Sunday, 22 July 2018

Is Energy Data The Real Winner For Blockchain?

UK based machine learning start-up Verv executed the UK’s first physical energy trade on the blockchain in 2017. Now it’s partnering with Ocean Energy to develop its longer term goal, an energy information marketplace.

Verv sits in a unique position in the blockchain energy market. As its CEO Maria McKavanagh says, the long term goal of the business it to develop a data market rather than purely an energy one. The company was able to steal a march on its rivals due to its smart hubs, which were already being deployed in the marketplace. McKavanagh says, ‘Our advantage is that we’re already in the home. We sample up to 1m times per second allowing us to forward predict energy needs.’

Most smart meters can’t tell if you’re turning on a kettle or a washing machine, and they’ll consume different amounts of power.’ She says, ‘A Verv home is one that plans for the future, knows its usage profile and buys power at the optimum price.'

First UK solar energy trade on the blockchain

The trade took place in 2017, at Hackney’s Banister House Estate. In the trial, currently underway in collaboration with Repowering London, Hackney Banister House Estate had solar panels installed on 13 of the blocks of flats that make up the community.

With the addition of artificial intelligence-based Verv smart hubs in participating residents’ flats, and Powervault batteries in communal areas, Verv’s platform calculates the energy demand profile of homes, determines the solar energy supply in each storage battery and in turn allocates green power to residents based on their needs. The first trade saw 1kWh of energy being sent from an array of solar panels with excess energy on one of the block’s roofs, to a resident residing in another block within the estate.

The system gets around the problem of using proof of work verification, like Bitcoin, by using the proof of authority model. This means that trusted validators confirm the exchange –in this case Hackney Council. It could however be an energy company, or even a battery manufacturer (connecting to EVs).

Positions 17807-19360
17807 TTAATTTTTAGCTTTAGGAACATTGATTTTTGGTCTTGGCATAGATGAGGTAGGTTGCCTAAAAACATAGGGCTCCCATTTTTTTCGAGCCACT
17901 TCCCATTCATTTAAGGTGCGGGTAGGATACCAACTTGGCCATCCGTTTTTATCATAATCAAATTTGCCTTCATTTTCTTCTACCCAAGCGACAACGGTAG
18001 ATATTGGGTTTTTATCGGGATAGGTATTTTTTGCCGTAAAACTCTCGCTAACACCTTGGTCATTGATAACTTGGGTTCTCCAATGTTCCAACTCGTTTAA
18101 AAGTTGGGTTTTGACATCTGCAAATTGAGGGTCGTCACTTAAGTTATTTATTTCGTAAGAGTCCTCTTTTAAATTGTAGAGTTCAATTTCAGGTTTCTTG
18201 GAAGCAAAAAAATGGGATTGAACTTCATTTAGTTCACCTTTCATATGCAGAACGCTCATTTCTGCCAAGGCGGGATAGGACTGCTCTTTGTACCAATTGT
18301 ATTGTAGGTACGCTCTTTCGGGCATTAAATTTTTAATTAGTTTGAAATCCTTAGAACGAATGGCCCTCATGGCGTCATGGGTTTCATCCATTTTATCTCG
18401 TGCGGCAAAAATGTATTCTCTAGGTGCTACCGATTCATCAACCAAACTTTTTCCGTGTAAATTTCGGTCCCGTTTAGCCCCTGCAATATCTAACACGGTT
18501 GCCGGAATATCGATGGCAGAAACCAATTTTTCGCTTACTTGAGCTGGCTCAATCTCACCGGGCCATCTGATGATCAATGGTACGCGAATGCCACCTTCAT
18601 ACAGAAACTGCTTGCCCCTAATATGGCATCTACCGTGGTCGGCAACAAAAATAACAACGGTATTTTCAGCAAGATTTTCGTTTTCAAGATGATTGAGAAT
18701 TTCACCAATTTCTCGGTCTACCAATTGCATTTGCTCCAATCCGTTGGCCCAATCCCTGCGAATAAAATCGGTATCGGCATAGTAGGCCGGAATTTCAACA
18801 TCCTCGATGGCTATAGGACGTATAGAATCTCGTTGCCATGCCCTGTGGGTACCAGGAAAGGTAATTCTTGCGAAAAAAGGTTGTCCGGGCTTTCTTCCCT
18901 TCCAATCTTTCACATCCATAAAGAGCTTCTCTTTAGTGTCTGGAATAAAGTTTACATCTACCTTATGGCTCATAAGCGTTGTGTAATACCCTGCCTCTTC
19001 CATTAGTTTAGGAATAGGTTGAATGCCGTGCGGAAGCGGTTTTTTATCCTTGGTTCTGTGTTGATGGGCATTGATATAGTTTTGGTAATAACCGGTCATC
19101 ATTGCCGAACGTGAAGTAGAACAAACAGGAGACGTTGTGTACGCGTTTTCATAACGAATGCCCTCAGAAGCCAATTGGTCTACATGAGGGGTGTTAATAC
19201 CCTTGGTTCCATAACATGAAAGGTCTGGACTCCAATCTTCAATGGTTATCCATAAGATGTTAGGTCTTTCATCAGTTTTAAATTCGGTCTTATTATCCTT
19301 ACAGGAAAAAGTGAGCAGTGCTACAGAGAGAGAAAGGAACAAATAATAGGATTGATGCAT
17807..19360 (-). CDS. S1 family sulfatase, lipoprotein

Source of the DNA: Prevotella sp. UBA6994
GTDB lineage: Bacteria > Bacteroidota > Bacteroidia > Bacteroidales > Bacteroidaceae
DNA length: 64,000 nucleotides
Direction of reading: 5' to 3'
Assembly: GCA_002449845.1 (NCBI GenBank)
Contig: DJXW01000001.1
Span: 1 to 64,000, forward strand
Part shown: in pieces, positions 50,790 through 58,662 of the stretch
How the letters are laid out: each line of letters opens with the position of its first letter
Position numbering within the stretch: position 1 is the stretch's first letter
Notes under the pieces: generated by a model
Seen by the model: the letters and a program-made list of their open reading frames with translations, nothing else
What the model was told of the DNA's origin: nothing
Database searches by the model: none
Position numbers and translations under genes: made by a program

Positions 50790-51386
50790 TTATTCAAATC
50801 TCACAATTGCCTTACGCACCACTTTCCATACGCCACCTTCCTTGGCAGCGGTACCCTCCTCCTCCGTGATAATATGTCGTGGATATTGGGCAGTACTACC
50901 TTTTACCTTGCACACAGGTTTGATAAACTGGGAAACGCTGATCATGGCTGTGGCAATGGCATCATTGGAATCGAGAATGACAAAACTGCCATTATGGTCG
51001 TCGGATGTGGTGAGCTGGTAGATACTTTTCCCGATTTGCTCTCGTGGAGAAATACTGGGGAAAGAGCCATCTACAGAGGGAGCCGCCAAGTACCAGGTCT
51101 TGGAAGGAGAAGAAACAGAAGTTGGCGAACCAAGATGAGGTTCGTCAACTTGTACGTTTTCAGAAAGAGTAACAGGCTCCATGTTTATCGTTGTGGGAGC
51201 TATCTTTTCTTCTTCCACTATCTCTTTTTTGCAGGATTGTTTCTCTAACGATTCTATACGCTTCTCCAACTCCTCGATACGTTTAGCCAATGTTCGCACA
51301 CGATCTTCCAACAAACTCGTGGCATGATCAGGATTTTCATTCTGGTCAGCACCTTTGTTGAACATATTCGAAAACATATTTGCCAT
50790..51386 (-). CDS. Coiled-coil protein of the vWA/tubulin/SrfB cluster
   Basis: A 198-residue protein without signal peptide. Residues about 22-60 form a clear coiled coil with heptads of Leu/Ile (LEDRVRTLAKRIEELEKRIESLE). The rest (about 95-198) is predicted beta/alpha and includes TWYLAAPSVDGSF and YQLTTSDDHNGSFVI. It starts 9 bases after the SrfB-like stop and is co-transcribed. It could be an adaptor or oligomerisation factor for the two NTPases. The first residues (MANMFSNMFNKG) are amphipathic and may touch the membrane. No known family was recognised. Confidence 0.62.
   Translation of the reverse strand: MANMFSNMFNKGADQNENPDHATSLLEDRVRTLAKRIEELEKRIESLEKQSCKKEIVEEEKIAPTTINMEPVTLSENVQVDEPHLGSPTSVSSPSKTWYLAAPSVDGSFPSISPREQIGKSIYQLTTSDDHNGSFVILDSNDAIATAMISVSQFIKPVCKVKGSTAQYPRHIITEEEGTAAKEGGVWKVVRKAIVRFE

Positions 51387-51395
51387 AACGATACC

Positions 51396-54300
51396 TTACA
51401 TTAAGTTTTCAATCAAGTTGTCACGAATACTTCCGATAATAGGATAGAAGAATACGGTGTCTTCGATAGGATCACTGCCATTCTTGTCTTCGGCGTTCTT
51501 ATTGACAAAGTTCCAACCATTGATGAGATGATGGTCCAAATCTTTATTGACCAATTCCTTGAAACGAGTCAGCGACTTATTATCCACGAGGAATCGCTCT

The proof of authority approach means that the system doesn’t incur the level of extreme energy consumption that has been raised as a concern by commentators. The Verv system connects daily to Ethereum, so that energy consumption is minimised per transaction but still ensuring that proof of trade/exchange becomes immutable.

In terms of scale the system is somewhat limited, as it currently operates in communities of up to 500 houses with one or two validators. This can however be increased by having a series of disparate communities.

One thing McKavanagh has been clear about is the power of data. She believes that enabling people to control and sell their own data, behaviour patterns etc., will not only generate household funds but give data control back to the individual. She says that, ‘We’re on a mission to get everyone’s bill to zero, in exchange for tokens.’

Data and the energy blockchain

Verv has partnered with data sharing ecosystem Ocean Energy to create a new data marketplace for energy. The sampling of data from Verv’s AI smart hub includes data around consumption, renewable tech, purchasing habits, suppliers and home appliances, some of which extends beyond just the energy industry. Ocean uses blockchain to allow data to be shared and sold in a safe, secure and transparent manner.


Regulation and the energy blockchain

The Hackney trial has been shortlisted for the Ofgem Regulatory Sandbox, a program to help Ofgem understand if these new approaches need to be regulated and if so, how? When regulations were first put in place, there was no blockchain. In the UK for example, the generation of power requires a licence. That won’t be appropriate for the prosumer market. The Verv trial is one that Ofgem hopes will help it decide what regulation should look like.


Business models on blockchain

Business models and their effectiveness are going to be key to success on the blockchain. The goal of the company is to keep the customer at the centre of its process, to help them get the best out of their homes. The combination of predictive maintenance possible with 1m checks per second, as well as price optimisation and data control seem to be a compelling proposition. The company is in talks in Dubai and Singapore and hopes to roll out in the US in Q4.

With $110 billion losses reported in the US due to blackouts, there is going to be increasing demand for local generation and micro-grids and companies like Verv are likely to be at the forefront of providing an exchange framework for that demand. As McKavanagh says, ‘We’re interested in bringing clean energy to all. We’re trying to enable what the future should be.’

source: Forbes 

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